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Get To The Point from MarketingProfs

One Very Convincing Reason to Test

A recent edition of "Which Test Won" recounts an A/B test in which DIYthemes, a template system for WordPress, invited visitors to sign up for email newsletters. Version A used the headline "Get Email Updates (it's free!)," and used social proof messaging to encourage registration: "Join 14,752 others and get free updates." Below this was a box for an email address and a "join" button. Version B was identical, except that it omitted the line about 14,752 subscribers.

Voters at the site overwhelmingly chose Version A: 82% to 18%. But the majority was—in this case—wrong. "Version B, without the social proof messaging, got a 122% lift in email opt-ins," Anne Holland notes.

So what happened? "Derek Halpern, Chief Persuasion Officer, DIYthemes, suggested that 'joining 14,752 others' just wasn't compelling enough, or might have distracted visitors from the submit button below," says Holland. "But we think another factor might be that the messaging didn't clearly explain what kind of email updates the subscriber would receive—or the benefits of opting in."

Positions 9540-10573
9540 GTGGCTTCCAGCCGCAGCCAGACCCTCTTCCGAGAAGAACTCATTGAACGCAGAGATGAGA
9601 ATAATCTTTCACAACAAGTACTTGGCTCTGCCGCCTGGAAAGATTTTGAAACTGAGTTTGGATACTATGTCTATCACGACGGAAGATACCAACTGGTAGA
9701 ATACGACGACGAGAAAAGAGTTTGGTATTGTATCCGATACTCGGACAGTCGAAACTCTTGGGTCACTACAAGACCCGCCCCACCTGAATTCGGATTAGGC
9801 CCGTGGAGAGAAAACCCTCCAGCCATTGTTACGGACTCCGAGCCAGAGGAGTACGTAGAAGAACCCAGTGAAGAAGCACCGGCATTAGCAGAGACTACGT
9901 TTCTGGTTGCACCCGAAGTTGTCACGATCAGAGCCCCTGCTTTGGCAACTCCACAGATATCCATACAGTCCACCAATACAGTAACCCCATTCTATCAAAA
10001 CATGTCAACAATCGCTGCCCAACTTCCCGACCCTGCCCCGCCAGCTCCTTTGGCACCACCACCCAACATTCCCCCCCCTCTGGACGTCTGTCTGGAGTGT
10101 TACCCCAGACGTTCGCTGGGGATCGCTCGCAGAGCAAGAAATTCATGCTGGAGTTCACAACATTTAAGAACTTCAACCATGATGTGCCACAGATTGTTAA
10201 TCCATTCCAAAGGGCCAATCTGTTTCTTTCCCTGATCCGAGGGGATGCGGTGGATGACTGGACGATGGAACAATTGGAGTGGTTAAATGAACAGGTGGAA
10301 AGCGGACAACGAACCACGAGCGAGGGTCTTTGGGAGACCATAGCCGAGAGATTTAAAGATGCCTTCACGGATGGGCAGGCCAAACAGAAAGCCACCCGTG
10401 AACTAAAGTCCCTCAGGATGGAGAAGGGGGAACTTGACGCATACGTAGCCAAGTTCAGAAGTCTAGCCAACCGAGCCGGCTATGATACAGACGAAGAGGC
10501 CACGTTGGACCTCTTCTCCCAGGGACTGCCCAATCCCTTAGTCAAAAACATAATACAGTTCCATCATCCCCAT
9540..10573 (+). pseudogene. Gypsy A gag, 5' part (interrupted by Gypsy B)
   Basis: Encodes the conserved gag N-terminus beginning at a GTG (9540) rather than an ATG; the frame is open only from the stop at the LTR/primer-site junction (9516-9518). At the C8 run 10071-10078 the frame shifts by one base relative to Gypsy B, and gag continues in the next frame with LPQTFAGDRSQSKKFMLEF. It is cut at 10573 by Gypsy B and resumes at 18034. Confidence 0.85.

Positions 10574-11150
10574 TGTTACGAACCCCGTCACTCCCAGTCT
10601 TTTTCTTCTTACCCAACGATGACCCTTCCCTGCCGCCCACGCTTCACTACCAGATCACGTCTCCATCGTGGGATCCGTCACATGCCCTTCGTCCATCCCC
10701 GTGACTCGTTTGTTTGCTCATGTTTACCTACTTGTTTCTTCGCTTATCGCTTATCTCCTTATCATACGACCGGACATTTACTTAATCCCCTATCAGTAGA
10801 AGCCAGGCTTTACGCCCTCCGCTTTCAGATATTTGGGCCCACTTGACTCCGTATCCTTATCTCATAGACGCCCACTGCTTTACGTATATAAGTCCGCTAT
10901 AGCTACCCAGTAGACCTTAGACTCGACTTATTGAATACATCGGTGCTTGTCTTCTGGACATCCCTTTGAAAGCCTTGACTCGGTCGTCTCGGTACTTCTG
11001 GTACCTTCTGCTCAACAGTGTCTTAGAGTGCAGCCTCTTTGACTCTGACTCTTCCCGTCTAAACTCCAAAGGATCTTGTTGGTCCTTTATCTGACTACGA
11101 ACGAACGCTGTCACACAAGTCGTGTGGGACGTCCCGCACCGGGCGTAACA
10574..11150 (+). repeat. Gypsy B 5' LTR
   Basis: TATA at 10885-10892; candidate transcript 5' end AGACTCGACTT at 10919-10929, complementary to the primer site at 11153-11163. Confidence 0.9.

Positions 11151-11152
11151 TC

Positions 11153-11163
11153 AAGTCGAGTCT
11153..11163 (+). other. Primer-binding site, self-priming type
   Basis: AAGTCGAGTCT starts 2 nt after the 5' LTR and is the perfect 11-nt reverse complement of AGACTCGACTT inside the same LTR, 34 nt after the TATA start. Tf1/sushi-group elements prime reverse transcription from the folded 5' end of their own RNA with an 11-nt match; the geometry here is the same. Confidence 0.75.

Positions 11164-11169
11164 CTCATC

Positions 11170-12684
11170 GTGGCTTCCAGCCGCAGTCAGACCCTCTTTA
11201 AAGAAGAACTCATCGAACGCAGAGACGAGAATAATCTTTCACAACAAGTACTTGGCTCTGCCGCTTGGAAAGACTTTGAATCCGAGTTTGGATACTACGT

Whatever the case, it sparked a lively discussion in the comment section. Feedback from Holland's readers included comments like these:

  • "Maybe the 'joining' messaging misled people into believing they were signing up for a discussion list as opposed to the blog's own updates?"
  • "I think with the phrase 'joining 14,752 others' it seems to suggest that the sole reason to join is because 14,752 have joined."
  • "My own testing has shown that you should leave the reasons for joining to the Welcome Email. Every single extra character is one more reason to delay entering your email address and hitting Submit."

The Po!nt: There's only one way to know for sure. Many experts had an opinion on this test—and most of them got it wrong. Even when the answer seems obvious, test and test and test again.

Source: Which Test Won.

Looking for great email marketing data? MarketingProfs reviewed hundreds of research sources to create our most recent Email Marketing Factbook (May 2010). With 129 pages and 90 charts, it is full of relevant email marketing stats and trends. The Email Marketing Factbook is Part 1 of the complete Digital Marketing Factbook (our 296-page full report).

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Vol. 4, No. 12    March 23, 2011

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